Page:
Tatane Project: Bridge opens new vista for villagers

2013-06-23 14:00

There is a new bridge over the Merekome River, and those who live in villages outside Tzaneen say it’s one of the most important things to have ever happened to them.

During the rainy season, says Samson Mathebula, the river would flood, making it impossible for buses and taxis to cross.

Residents couldn’t go to school or work, or they would have to use long, alternative routes and pay up to R100 for a single trip to Tzaneen.

The bridge is a welcome adjunct to the tarring of a 15km stretch of gravel road connecting the R529 to Tzaneen.

Residents of several villages – including Mawa Block 8, 9, 10, 11, 12, Dzumeri, Ga-Mokgwathi and Lekgwareng – will use Ramotshinyadi Road to access schools, workplaces in Tzaneen or citrus farms surrounding the town.

The upgrade, which is expected to cost about R52?million, is almost complete and the beneficiaries cannot stop singing the praises of Mayor Dikeledi Mmetle.

“You really have no idea what this road means to me,” said Ntebo Mokoro, who operates a taxi business in the area.

“Before this road was built, I had to replace my taxis every two years because of the gravel road. At the very least, a taxi should last for five years unless you are very careless with it. How do you replace a taxi after two years when it is financed for five years?”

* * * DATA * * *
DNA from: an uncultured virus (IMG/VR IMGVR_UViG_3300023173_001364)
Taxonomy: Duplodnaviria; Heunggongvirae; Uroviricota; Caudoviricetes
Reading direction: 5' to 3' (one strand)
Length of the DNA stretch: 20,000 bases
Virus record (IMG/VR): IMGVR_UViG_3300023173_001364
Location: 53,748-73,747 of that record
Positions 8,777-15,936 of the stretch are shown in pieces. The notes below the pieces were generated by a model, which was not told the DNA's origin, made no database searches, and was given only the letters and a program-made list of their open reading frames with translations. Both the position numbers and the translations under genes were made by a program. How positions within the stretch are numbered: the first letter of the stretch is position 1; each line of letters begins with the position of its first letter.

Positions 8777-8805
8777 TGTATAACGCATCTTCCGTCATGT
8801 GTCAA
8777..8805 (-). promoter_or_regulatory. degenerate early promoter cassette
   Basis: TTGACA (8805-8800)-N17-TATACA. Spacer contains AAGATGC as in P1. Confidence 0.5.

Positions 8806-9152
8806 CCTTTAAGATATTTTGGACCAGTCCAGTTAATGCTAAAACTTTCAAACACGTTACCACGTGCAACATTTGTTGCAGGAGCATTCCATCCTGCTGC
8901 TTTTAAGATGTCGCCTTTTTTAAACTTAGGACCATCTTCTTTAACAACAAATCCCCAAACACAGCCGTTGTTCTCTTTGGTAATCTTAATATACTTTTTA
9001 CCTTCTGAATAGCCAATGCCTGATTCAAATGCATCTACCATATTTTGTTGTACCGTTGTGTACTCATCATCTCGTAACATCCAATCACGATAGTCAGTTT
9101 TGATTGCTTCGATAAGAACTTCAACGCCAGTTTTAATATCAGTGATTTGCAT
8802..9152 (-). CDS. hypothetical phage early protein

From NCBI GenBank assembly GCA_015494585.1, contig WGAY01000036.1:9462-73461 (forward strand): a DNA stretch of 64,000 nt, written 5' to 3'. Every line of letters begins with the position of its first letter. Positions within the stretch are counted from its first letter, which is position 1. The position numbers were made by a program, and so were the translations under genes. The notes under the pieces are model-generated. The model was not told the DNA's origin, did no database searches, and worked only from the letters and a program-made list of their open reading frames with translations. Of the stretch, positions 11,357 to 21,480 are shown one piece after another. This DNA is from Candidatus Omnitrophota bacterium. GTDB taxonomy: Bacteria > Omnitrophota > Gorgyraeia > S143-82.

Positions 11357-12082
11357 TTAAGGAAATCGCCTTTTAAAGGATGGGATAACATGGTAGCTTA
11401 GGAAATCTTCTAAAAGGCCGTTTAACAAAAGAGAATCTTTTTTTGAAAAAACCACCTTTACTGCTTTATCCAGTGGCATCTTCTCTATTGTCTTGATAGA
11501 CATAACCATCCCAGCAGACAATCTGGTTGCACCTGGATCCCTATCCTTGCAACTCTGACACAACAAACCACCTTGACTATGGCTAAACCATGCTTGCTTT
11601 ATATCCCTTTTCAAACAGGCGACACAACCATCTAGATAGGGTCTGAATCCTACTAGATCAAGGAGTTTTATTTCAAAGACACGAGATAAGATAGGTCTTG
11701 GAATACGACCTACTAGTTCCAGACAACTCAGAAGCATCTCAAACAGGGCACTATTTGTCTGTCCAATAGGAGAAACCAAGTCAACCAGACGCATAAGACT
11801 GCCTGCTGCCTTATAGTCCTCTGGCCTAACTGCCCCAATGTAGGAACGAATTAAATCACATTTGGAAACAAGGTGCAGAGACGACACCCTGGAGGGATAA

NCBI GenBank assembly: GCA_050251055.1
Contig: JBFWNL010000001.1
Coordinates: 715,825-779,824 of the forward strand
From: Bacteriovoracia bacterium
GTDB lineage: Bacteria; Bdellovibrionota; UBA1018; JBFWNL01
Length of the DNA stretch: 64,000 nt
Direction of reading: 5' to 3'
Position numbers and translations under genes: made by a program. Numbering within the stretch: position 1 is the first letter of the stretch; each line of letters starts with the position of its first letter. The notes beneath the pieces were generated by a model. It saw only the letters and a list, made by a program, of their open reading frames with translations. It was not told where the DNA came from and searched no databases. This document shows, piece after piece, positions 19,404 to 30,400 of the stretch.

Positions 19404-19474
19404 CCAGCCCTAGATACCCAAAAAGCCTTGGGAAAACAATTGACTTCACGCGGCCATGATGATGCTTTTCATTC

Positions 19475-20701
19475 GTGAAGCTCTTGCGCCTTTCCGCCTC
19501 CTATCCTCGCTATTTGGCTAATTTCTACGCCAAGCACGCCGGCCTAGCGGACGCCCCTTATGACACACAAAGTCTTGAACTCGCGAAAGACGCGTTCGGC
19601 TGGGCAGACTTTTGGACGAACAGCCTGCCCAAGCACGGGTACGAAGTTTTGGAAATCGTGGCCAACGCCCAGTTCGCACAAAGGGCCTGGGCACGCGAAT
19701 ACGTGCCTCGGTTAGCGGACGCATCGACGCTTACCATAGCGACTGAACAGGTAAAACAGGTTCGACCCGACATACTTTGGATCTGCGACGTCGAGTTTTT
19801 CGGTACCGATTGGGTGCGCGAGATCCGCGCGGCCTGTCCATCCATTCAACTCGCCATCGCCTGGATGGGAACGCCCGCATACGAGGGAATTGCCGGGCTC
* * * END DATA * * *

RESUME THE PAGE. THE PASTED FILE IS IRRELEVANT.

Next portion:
The road is also a major coup for villagers, as Mopheme Rangongo explains: “Taxis and buses didn’t like the gravel road. They just came here because they were forced to.”

Previously, according to Rangongo, villagers had to wait up to two hours to catch a taxi or a bus to town.

But with the new road near completion, things are different. “There is a taxi here every 15 or 20 minutes,” says Rangongo.

As a result of the upgraded road, a private investor has been secured to build a shopping complex in Ramotshinyadi, which will serve the surrounding villages.

The new road is proof that the rehabilitation of rural roads brings with it many benefits for rural communities.

These include a dramatic reduction in the amount of time needed to access key public social services, businesses, and markets for subsistence farmers and other small business operators.

According to Mmetle, the complex will transform the villagers’ lives. “A single trip from Mawa to Tzaneen?.?.?.?co sts no less than R100,” he said.

“Now everything will be on their doorstep. Gogos can now use that R100 to buy meat for the kids at home.”

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